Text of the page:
Some questions before purchasing a new HDD!

Discussion in 'hardware' started by ams963, Jun 11, 2012.

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  1. ams963

    ams963 Registered Member

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    Hi,

    I am new to usb external portable drives. I want to know something. Suggestions, recommendations and advices are most heartily welcome. :)

    If I buy a 1 TB HDD( not into SDD right now, just too expensive) can I use it to both backup my data/drives of internal disk and use it as my extended usage drive(like if my internal drives are nearly full I would use the external disk for my new files)?
    I want to use the HDD for two of my pcs. Could I do that or do I need to have two separate disks for each pc?
    We usually partition our internal disk when buying a new pc. Do I need to partition the external disk for better performance or whatever? If so how many?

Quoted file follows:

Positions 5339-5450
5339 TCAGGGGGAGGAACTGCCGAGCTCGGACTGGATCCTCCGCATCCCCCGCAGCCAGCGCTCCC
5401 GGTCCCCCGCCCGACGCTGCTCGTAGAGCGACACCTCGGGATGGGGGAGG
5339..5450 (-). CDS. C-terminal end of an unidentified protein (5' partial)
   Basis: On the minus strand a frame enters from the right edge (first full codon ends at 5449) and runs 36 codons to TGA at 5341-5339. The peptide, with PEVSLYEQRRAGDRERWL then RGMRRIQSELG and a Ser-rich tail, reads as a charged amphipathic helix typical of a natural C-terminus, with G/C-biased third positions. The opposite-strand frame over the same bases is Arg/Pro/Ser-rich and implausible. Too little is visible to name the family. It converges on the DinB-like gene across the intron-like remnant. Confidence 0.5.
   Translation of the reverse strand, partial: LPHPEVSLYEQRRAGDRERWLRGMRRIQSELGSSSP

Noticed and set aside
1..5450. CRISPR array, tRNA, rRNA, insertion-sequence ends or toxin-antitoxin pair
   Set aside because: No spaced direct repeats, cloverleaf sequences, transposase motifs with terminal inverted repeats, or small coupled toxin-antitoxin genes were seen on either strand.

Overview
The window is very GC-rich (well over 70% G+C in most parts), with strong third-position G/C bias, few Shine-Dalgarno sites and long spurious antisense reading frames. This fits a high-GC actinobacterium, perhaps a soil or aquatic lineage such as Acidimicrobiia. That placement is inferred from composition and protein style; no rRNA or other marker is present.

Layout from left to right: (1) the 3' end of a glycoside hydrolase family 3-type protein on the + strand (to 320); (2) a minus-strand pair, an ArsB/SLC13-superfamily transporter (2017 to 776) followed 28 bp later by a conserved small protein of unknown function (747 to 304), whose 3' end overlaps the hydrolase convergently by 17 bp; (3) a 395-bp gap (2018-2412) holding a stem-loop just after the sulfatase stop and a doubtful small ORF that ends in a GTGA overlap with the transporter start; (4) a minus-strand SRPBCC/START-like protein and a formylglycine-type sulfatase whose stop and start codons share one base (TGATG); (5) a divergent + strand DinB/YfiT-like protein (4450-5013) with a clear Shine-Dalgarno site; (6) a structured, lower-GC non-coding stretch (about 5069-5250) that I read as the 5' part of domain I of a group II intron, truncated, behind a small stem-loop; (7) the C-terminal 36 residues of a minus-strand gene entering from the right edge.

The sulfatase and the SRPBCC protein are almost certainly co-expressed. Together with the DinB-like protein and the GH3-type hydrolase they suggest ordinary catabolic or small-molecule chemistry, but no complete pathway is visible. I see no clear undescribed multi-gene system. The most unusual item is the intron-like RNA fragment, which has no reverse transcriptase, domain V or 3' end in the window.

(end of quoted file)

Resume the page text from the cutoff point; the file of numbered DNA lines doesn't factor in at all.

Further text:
Do I need to format the disk before using it?
    Which brand and model of usb external portable 1 TB HDD do you guys recommend?

    Best Wishes,
    ams963
     
    Last edited: Jun 11, 2012
  2. Tyrizian

    Tyrizian Registered Member

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    If I was setting up more than one machine, I would use one drive per computer. If you're only dealing with one external hard drive (What you can afford), then by all means...use it for both. A 1tb hard drive should be more than enough, unless of course you have tons and tons (Gb's) of software and music (Legal..Hope so:D ).